The two biggest avenues in Madrid, the Gran Vía and Calle de Princesa, converge here. Gran Vía leads southeast, towards Puerta del Sol and Calle de Princesa leads to Moncloa, where the Complutense University is located.

Surrounding the Plaza de España you’ll find cinemas, ethnic restaurants and a large park called Parque del Oeste. The atmosphere is relaxed and peaceful and you might find buskers here, like small jazz quartets or jugglers, who are out to entertain and make some money from the passers by. You’ll also see the Templo de Debod in the southern part of the park. This is an Egyptian temple originally built in Aswan, southern Egypt, but moved to Madrid in the 70’s. If you want to catch an amazing Madrid sunset, this is the place! You’ll get incredible views over the Almudena Cathedral and the Royal Palace.

Northwest of Plaza de España is the city’s biggest university district, Argüelles and Moncloa. Here you’ll find lots of popular student venues: live music bars, restaurants, clubs and shops.

Metro stops: Plaza de España, Ventura Rodríguez, Argüelles, Moncloa


Plaza Mayor, Austrias

Walk down any of the small streets from the Plaza Mayor square and you’ll discover the Old City, also known as Madrid de los Austrias. The Plaza Mayor was one of Madrid’s first market squares.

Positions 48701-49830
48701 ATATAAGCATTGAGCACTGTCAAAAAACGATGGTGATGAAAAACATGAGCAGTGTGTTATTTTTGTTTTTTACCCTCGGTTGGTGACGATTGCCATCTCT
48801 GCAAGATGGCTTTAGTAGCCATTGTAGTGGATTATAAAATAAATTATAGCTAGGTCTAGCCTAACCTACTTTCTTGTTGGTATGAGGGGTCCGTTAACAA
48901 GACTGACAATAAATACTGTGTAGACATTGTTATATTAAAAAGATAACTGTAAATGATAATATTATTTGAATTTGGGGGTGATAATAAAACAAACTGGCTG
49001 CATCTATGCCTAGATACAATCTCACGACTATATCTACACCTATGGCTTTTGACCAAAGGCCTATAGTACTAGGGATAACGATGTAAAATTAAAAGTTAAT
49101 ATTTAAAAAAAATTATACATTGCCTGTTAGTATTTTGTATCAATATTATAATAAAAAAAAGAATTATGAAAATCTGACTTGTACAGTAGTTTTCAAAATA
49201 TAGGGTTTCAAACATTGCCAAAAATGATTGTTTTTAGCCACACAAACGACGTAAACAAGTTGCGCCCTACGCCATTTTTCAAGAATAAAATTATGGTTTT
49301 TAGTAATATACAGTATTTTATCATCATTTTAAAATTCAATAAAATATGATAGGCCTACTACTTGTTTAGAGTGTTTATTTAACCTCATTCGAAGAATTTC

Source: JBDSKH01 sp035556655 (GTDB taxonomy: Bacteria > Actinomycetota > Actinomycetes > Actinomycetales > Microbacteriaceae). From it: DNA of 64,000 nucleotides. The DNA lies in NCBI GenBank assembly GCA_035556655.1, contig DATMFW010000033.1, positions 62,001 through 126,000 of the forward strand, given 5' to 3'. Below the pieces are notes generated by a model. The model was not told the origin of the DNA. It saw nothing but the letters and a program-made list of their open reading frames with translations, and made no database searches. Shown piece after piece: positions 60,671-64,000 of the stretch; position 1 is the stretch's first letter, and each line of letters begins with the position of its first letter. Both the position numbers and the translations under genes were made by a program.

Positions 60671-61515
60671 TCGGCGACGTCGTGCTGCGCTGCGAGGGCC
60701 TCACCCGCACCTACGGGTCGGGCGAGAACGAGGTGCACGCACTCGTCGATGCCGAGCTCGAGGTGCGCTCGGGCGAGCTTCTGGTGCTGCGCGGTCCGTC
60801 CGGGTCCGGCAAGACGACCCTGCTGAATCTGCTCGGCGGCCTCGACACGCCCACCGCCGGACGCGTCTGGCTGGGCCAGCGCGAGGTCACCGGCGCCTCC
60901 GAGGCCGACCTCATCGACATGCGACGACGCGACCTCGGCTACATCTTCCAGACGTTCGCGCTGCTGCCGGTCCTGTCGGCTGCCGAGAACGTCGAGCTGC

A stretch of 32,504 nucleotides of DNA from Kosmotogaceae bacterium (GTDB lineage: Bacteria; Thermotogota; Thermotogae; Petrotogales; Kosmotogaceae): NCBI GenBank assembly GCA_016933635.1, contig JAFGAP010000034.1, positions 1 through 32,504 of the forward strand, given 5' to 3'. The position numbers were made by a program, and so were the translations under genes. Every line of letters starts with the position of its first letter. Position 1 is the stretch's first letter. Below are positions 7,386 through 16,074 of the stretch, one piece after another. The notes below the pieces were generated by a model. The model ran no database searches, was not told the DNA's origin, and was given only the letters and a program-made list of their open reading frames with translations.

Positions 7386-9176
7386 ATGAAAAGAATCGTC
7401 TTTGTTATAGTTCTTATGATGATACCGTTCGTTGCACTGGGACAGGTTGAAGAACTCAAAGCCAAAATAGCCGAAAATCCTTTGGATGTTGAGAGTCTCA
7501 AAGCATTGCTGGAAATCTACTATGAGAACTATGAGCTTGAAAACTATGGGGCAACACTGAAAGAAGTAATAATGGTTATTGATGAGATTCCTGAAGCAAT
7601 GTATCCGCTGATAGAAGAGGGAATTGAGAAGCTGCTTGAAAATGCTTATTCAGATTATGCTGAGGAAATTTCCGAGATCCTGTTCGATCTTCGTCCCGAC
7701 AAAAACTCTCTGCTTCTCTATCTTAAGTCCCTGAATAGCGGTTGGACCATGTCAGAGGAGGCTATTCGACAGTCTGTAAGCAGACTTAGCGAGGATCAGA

Here you’ll find the city’s biggest tourist information office and a number of expensive, but lovely cafés. There will often be fairs or exhibitions on and at Christmas a traditional nativity scene draws crowds to the square. Try Cava Baja street for bars, busy any night of the week.

Metro stops: Sol, La Latina, Ópera, Tirso de Molina


Lavapiés, Rastro

El Rastro is named after the flee market, which is set on the streets next to the La Latina metro stop every Sunday. This area represents the hip, arty, bohemian Madrid. In the Middle Ages, Lavapiés was the Jewish and Moorish area of the city, located outside the city walls. The neighborhood still enjoys an ethnically diverse culture and is quickly becoming more and more fashionable with its art galleries, cafes and bars.

Metro stops: La Latina, Lavapiés, Tirso de Molina, Antón Martín, Puerta de Toledo, Embajadores, Atocha


Huertas & Paseo del Prado

The Paseo del Prado, known as Paseo de los Artes or “Arts Boulevard”, of course boasts the famous Prado Museum. Huertas is also known as “El Barrio de las Letras,” referring to the literary population and pursuits in Madrid. This is where Miguel de Cervantes lived. The streets leading out of Plaza de Santa Ana are heaving with tapas bars, small discos and bars.

Here you’ll also find the emblematic Puerta de Atocha and the Plaza de Cibeles, where football fans pile into the fountain every time Spain’s national football team or Real Madrid win a cup. Calle Atocha leads the way from the Atocha main train station to Plaza Mayor and in the north you’ll find Carrera de San Jerónimo street, which ends at Puerta del Sol.

Metro stops: Antón Martín, Atocha, Sevilla, Banco de España


Recoletos & Salamanca